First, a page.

Pane bluItalian universities do research to make our daily bread healthier and so it turns out that with different types of cereals and yeasts it is better, but … it will be blue, even if it is only a matter of wheat and yeast.

The research of the universities of Turin and Pisa, published in Nature, looks for the perfect recipe for the bread of the future. The Turin researchers focused on the beneficial properties of different types of cereals and wheat, one of which stood out for being particularly healthy and blue; in Pisa, on the other hand, the study focused on new super yeasts. The combination of the two studies could give new nutritional characteristics and a new colour!

Five different wholemeal flours, obtained from conventional and pigmented soft wheat, spelt and barley peeled were used. Common soft wheat (Aubusson variety) and two naturally coloured types were chosen: one yellow, for its carotenoid content, and one blue, for its anthocyanin content. Anthocyanins are among the most important groups of pigments present in plants, present in all red, purple and blue fruits and flowers. Just the blue wheat revealed a higher content of phenolic acids, a type of polyphenols, which have great antioxidant, anti-inflammatory, antitumor and help in blood sugar control.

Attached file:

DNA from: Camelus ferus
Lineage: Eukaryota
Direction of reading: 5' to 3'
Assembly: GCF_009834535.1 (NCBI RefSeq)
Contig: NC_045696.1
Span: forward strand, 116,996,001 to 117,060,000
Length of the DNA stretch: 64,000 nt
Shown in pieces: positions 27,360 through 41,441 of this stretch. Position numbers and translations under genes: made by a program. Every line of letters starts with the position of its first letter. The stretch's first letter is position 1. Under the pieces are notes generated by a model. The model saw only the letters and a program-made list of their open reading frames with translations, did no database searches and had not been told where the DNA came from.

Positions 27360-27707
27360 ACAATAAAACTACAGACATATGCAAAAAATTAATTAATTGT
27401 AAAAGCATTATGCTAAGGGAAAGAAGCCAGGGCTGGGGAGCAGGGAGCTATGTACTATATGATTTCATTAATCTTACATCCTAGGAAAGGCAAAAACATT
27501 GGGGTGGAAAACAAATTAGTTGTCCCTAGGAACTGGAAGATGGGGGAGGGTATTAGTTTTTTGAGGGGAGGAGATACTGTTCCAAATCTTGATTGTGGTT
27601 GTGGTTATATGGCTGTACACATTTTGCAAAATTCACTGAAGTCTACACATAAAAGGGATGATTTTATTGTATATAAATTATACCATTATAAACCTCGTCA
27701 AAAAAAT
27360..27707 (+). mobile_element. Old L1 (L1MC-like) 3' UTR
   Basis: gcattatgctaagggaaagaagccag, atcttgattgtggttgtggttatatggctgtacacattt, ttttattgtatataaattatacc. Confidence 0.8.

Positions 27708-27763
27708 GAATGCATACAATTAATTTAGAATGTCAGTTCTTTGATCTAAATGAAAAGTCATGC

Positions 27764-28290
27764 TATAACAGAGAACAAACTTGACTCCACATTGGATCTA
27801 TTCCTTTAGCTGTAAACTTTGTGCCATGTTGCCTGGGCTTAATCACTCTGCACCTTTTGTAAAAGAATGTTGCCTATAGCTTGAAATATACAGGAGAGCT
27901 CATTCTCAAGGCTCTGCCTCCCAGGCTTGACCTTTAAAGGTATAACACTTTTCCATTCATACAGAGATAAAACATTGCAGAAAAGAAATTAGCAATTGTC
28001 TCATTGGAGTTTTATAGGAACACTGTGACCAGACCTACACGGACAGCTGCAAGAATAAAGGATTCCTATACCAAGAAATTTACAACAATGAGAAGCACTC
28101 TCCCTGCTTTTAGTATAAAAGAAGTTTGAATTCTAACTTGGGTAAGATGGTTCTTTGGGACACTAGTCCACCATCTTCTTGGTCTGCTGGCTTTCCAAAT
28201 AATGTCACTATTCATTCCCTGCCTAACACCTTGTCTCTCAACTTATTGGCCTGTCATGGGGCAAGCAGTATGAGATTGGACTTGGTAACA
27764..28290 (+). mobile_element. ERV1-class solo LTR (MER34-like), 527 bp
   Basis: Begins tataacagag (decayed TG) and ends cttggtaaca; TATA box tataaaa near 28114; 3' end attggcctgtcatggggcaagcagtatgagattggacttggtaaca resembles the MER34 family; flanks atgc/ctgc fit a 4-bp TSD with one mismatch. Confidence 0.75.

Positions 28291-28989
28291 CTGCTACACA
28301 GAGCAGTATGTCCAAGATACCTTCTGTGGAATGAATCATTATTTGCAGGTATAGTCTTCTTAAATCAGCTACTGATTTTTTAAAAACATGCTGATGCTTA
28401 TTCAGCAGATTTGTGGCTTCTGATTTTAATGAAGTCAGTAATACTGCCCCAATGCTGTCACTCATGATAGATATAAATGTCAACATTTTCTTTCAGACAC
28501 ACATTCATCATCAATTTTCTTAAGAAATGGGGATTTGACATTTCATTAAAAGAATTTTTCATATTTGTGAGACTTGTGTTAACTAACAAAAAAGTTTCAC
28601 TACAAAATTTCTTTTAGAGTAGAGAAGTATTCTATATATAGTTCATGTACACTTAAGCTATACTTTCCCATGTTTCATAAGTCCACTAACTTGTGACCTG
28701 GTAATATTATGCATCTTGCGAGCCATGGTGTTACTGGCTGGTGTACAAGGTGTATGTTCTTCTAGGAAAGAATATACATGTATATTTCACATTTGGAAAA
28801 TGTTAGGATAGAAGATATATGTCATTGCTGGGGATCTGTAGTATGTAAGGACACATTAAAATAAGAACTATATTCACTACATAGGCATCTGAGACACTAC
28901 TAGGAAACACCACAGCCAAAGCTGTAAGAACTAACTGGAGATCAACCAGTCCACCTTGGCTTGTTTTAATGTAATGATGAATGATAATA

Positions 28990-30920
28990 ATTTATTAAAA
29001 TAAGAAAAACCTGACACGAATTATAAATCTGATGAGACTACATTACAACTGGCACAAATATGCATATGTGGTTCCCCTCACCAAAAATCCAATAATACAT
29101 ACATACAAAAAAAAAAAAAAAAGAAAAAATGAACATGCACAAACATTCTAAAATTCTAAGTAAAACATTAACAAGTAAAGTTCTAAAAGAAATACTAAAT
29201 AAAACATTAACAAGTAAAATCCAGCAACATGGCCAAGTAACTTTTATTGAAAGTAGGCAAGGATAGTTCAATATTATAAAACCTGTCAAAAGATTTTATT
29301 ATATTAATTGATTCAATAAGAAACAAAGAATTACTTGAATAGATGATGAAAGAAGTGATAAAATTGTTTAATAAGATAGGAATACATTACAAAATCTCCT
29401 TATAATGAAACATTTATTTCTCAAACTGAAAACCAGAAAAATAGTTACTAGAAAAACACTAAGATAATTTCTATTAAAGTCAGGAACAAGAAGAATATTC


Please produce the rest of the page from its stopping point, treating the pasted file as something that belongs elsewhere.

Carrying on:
In order to enjoy the nutritional properties of wheat, you need a suitable yeast because there is a difference between what we eat and what we assimilate instead. 139 strains of yeast isolated from cereal-based fermented foods and beverages were studied at the University of Pisa; many of these have demonstrated the ability to produce vitamins and antioxidant compounds and to simplify substances that would otherwise be counterproductive, such as phytic acid, a compound in which whole flours are rich. Phytic acid does not allow the body to assimilate all the mineral salts present in bread but the yeasts can dissolve the bond that unites phytic acid and minerals such as calcium, iron, magnesium and zinc, making them bioavailable again and not wasting them. The results of the studies have selected a dozen strains of yeast that simultaneously increase the antioxidants present, make mineral salts available and guarantee excellent leavening, even better than commercial yeast.

The 2 best-performing strains were identified, which were different for each flour.

The results obtained showed that: